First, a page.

Saturday, July 21, 2018

9 years on twitter

twitter tells me I've been on there for 9 years now - hover over the line where it says "joined in July 2009" and it will reveal the precise date and time. So many things have changed since then, but one thing I found surprisingly constant is the ratio of posts to followers, i.e. how many tweets to I have to send out to increase the number of followers by one. This ratio has been around 15 for as long as I can remember. Checking today, it is 15.04 posts per follower.

More intriguing still, the number is very similar on tumblr (15.98) where I do very different things. Much bigger on blogspot though (47), where the culture of following people never really took off.

Obviously, for people who are more famous than I am this number will be smaller, for others it may be bigger - so maybe it's a useful parameter for sociologists to study the social media pecking order (both figures that go into it are public)?


Another thing worth noting is that, since I started obsessing about the Galician language and occasionally tweeting in Galician or linking to Galician sources, these relatively rare ventures tend to spread very widely. Whenever I look at my stats, there's a Galician tweet in the top three. See for instance, from yesterday:



Monday, July 16, 2018

two years on

Open Archive Day

We certainly live in interesting times now, in the sense of the famous Chinese curse. As I write this Brexit still means chaos and Trump says Russia didn't meddle with elections because Putin told him so. Oh well.

Not sure if it's much use to look back how it went wrong, but here's my first relevant feature written just after the Brexit referendum.

Angry voters may turn back the clocks

The feature warned of a possible Trump victory, so here's one of my photos from last Thursday's anti-Trump demo at Blenheim Palace:

Monday, July 09, 2018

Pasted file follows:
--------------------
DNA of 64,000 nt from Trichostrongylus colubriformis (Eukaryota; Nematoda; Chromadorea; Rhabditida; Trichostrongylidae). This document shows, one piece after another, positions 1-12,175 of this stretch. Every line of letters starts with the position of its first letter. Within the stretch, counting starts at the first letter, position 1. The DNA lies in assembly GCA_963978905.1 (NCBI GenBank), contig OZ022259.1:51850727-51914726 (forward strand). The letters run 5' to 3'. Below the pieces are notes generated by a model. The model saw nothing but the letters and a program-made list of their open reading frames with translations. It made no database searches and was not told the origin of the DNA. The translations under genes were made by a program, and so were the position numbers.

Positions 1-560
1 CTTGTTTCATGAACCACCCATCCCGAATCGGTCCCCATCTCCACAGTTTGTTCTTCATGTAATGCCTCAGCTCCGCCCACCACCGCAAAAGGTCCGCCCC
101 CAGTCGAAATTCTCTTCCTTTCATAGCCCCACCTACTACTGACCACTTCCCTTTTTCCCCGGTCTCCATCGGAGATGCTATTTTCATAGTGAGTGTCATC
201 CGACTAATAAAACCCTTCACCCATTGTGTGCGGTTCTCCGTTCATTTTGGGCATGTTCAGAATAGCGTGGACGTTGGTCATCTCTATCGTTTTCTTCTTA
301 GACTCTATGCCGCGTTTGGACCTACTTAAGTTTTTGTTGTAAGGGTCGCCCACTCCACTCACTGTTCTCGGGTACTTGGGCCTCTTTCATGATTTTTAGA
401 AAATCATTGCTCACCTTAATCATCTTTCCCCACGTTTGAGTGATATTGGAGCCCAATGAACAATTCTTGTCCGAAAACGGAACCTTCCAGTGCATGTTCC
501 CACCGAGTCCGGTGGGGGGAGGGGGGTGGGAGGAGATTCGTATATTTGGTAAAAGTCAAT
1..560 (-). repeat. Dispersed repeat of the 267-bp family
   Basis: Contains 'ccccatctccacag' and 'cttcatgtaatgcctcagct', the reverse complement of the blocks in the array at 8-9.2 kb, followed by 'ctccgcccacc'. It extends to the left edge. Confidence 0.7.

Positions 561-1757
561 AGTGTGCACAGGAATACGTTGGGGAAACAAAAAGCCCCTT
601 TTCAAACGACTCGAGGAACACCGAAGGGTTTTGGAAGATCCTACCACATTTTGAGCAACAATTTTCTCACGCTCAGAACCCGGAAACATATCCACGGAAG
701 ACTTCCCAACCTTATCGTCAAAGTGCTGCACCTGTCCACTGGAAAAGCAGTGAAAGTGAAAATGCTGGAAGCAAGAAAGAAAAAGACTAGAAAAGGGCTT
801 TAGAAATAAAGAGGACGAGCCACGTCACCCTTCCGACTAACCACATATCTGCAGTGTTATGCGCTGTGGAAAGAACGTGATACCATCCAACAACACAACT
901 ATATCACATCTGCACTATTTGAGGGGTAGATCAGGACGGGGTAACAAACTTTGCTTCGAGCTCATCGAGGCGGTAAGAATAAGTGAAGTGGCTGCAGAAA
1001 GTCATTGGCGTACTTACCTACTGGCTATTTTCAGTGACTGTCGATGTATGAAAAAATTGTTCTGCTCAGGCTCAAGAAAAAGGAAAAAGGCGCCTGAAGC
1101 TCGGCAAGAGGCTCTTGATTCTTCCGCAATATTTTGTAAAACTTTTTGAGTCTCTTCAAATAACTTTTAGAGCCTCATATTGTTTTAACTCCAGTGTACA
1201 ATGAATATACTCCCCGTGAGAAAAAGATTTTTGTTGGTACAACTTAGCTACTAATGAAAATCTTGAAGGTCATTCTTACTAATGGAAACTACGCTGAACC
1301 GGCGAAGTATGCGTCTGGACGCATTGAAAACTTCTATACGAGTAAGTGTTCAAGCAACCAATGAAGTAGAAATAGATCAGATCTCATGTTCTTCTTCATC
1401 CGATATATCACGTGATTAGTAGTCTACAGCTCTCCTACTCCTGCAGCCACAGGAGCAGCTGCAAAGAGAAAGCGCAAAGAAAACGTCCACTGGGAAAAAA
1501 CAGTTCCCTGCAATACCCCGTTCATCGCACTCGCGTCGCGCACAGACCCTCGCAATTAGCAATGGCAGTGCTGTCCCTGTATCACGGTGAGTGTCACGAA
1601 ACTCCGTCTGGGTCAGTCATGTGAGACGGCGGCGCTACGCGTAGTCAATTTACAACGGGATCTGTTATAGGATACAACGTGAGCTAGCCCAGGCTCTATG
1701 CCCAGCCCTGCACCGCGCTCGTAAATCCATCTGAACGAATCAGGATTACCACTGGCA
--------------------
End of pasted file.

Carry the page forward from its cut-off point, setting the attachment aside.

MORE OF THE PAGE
sequence everything

It's three decades since the Human Genome Project was organised and 15 years since it published the draft sequence, so it may be worth asking what could be the next big thing for biology.

One possibility that is being looked at is to sequence the genomes of every single eukaryotic species known to science. The Earth BioGenome project, which promotes this idea, has calculated that this could be done within 10 years and would cost no more than the first human genome did.

A crazy idea? Find out in my latest feature which is out now:

The genome sequence of everything

Current Biology
Volume 28, Issue 13, 9 July 2018, Pages R719-R721

Restricted access to full text and PDF download
(will become open access one year after publication)


Magic link for free access

(first seven weeks only)



Beetles account for a substantial part of eukaryotic diversity and will keep genome sequencers busy for a while. (Photo: Tim Sackton/Flickr.)

Tuesday, July 03, 2018

chemistry stories

These days, I don't write as much about chemistry as I used to as the features for Current Biology keep me reasonably busy, but here's a couple of news stories I did for Chemistry World. The one that came out today involves Harry Anderson's lab at Oxford - I consulted him about something else and asked what he was up to these days, so I found out about this:

Most complex reaction ever triggered by atomic manipulation makes molecular wire


And the other was something that Chemistry World commissioned while this one was sitting around waiting for the original paper to come out. This is about new ways of predicting how several elements may be combined to form new materials:


AI teaches itself to identify materials – and predict new ones too







Image source

Monday, July 02, 2018

plight of the primates

Open Archive Day

We all know that orangutans are in trouble, and the other great apes are also having a rough time in the anthropocene. While these are our closest relatives in the animal kingdom, our extended family, the order primates, is endangered across the board, with over 60% of the species listed as threatened.

In a paper based on literature review and modelling of land use until the end of the century, researchers from the German Primate Centre (Deutsches Primatenzentrum, DPZ) highlight the plight of the primates and paint an even darker future for them.

Which chimes with the take-home message of my feature from a year ago, which is now on open access (and which happens to have the same title as the DPZ press release, but I admit it wasn't a terribly original title anyway):

Primates in peril





a male mongoose lemur (Eulemur mongoz)
Image source: Wikipedia
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